The Comfort of Dis-Information

“They” say ignorance is bliss.  But why do people think there’s bliss to be found in ignorance?  There’s a great Robbie Williams song, that has the line:

Is it the comfort of dis-information, or is it the freedom that you fear?

Maybe that’s exactly why people believe that not knowing is good or helpful; because it’s more comfortable to stay within the realm of what they know . . . you know, the whole “Don’t rock the boat” frame of mind.  I can’t quite agree with it, though.  If we as a race, never rocked the proverbial boat, we’d still be living in caves.  We wouldn’t have discovered that the world was round, or wouldn’t have even discovered new countries, or new galaxies.

There are some of us out there who want to know as much as possible about the world in which we live, or at least about the subjects that hold interest for us.  Personally, I’m not interested in knowing complex algorithms, but if someone’s able to tell me (in lay terms) how they pertain to my everyday life, yeah, I’d be interested in that.

In the movie Dangerous Beauty, the lead character, Veronica, became a courtesan, because she had a thirst for knowledge, and only courtesans were allowed into libraries, or to be as learned or more so than their male counterparts.  She longed for something more than the kind of life that was acceptable for a woman at that time.  But, in addition to enjoying respect and equal footing from the men whose company she kept, she also endured hatred and jealousy from the women who didn’t like her for being so different.  Sleeping with their husbands probably didn’t help her cause much either.

My point in bringing up this movie is that, at one point Veronica and her best friend, Beatrice,  are talking clandestinely about their different lives.  Beatrice asks Veronica to teach her daughter in the ways of being a courtesan when she’s older.  One of the reasons she gives is because her nurse had recently told Beatrice’s daughter that promiscuity of the mind leads to promiscuity of the body.  Beatrice is afraid that her daughter will grow up to believe that, and doesn’t want her daughter to lead the same life of “perpetual inconsequence” that Beatrice has led by marrying for political reasons.  She wants her daughter to have the freedom that she didn’t have.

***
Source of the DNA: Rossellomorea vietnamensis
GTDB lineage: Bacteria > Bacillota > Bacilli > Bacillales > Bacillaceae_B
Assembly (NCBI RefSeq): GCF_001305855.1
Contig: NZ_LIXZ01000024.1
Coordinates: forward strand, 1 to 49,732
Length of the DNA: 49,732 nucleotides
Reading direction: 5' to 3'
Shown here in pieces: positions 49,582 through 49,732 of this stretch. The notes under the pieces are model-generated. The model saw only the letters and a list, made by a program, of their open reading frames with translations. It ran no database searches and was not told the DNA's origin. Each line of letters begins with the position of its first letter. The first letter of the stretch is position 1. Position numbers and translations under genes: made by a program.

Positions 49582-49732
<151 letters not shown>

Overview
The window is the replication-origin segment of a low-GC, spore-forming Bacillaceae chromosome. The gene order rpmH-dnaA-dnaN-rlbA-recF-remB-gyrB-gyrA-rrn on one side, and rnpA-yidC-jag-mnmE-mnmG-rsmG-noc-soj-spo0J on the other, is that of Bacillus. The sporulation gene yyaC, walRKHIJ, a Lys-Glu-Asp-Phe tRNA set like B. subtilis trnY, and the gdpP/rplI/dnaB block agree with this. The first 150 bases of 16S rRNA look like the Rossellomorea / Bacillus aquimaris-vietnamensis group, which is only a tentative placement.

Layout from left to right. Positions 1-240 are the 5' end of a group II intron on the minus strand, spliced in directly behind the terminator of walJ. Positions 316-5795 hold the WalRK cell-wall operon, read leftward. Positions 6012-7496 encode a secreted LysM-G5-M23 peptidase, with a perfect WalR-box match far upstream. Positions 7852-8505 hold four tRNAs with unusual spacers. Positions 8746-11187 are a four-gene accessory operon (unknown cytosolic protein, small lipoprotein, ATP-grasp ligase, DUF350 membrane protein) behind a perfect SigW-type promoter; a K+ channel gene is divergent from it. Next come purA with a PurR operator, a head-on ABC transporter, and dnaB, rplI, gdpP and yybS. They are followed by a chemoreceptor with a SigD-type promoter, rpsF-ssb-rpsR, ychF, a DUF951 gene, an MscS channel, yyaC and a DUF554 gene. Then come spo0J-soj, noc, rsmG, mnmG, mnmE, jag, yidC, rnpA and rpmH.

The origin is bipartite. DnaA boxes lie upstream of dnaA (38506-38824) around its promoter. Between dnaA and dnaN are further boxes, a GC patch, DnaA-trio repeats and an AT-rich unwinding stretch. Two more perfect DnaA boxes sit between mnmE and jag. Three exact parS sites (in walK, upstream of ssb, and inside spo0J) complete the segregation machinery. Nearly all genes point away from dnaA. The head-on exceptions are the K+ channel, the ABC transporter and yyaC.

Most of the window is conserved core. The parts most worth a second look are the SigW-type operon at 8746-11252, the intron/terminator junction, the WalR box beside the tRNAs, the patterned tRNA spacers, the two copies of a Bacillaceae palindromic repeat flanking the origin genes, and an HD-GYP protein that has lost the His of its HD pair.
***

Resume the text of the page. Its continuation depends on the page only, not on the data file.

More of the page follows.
I’m quite curious about the nurse’s comment, that “promiscuity of the mind leads to promiscuity of the body.”  That phrase may have been successful in keeping people afraid and controllable back in the days of The Inquisition, when people were labeled “witch” for having a different opinion and *gasp* admitting it, but is that what people are still afraid of today?  Is that why there are still some who believe that “Ignorance is bliss”?  Do they honestly believe that “too much” knowledge will lead to more sex, or whatever other thing they think is “bad”?

I want to clear the air about the word, promiscuous.  The current definition relates to sex, true, but the original definition was “consisting of a disorderly mixture of people or things”.  Aside from being curious about how we morphed from one definition to the next, I propose we go back to the original definition of the word.  After all, what is so wrong with having a “disorderly” mixture of ideas or knowledge?  Isn’t that how contestants go on to win millions of dollars on Jeopardy, because they have knowledge of many different subjects?